Wednesday, November 10, 2010

Recovery Is Not For Wimps

I saw the most amazing news story last night and had to share it with you. Fox 9 News told the very moving story of young woman's journey through recovery from alcoholism.

Heather King is a blogger, a mom and a recovering alcoholic who is brave enough to share her journey with others.  

The story was not just about Heather, but about the challenges addicted women face. I was proud that Trish Van Pilsum, the Fox 9 journalist, tapped into the resources of Hazelden's Women's Recovery Center and Hazelden's Butler Center for Research.  I learned so much about women and addiction during my time working for Hazelden. 

One of the most eye-opening experiences I had while at Hazelden was through their Professionals in Residence program.  During my first month on the job, I spent a week learning about addiction and recovery from Hazelden researchers and addiction professionals. It wasn't just lecture; I spent time on the units talking with individuals going though treatment. I was privileged to be included in their small group discussions where often times the true essence of addiction is revealed and break-throughs happen. 

I was struck by the difference between the discussions that happened in the men's groups and the women's groups. It was an Ah Ha! moment for me. 

There were core points talked about in both groups - what happens when I leave Hazelden? How will I handle life when I have to face what I left behind? Their answers were different - men talked about jobs and the financial repercussions of their addiction, while the women were concerned about their relationships with their families and feeling ashamed of themselves.

Before you accuse me of stereotyping, remember that these were small group discussions and the topics were common denominators, not what each person had to deal with individually.  Men in recovery worry about relationships and women in recovery worry about jobs, too.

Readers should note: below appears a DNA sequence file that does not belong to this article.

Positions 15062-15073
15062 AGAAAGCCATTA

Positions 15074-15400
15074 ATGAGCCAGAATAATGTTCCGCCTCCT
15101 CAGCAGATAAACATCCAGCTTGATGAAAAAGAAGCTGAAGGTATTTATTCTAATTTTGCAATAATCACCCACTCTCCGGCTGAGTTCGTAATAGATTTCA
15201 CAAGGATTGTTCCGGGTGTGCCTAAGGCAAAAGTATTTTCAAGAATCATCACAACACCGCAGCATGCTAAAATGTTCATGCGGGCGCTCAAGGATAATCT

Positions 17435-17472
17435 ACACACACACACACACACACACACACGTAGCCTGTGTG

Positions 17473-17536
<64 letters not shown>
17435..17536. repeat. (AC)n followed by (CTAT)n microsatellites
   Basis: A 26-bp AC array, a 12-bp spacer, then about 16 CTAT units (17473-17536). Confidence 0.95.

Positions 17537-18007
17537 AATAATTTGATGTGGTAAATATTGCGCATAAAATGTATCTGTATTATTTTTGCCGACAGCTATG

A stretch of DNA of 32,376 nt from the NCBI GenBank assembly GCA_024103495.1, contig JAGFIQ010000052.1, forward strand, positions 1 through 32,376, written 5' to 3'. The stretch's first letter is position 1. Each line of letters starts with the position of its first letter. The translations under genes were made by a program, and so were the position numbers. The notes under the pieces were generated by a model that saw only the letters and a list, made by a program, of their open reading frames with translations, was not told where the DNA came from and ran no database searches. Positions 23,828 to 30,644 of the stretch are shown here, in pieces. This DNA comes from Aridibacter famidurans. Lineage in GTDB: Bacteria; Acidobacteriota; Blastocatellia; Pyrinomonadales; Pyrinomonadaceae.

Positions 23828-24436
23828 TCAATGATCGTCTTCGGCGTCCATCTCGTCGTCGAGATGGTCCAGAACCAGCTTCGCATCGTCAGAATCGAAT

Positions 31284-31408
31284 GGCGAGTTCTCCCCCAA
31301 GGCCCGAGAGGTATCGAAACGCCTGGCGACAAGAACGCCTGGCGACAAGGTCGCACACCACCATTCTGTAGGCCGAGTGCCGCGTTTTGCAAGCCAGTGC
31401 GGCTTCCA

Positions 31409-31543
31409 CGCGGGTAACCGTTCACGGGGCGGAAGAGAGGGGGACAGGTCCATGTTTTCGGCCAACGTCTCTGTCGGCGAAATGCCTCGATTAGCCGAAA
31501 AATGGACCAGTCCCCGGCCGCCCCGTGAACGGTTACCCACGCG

Unfortunately, addicted women have more barriers to getting help, some perceived and some real.  If you are a single mom, you wonder who will take care of your children while you're in treatment? Could you lose custody of your children?  What will people think of me? (I've only heard of one center that is set up for women to bring their children with them to treatment.) So often, women put their care giving duties before their own personal health.

When Hazelden opened their doors some 60+ years ago, they only treated men. After all, women weren't alcoholics. (It would be another seven years before Hazelden would open a facility for women.) Thank goodness, we've moved beyond that belief.

Thank goodness we have women like Heather willing to take us along on their journey. 


IMHO: There is a difference between reporters and journalists. I don't believe the terms are interchangeable - a reporter stands in front of a camera and reads the facts while a journalist tells a story with words and images that engage you and connects with your emotions.  I saw proof of that last night in this story. Fox 9's Trish Van Pilsum is a journalist.  Kudos!


The Marketing Mama said...

Good post Elizabeth. Very happy to see the Hazelden experts participate so fully. Proud of Heather for telling her story. And of course, major props to Trish for executing the story so well.

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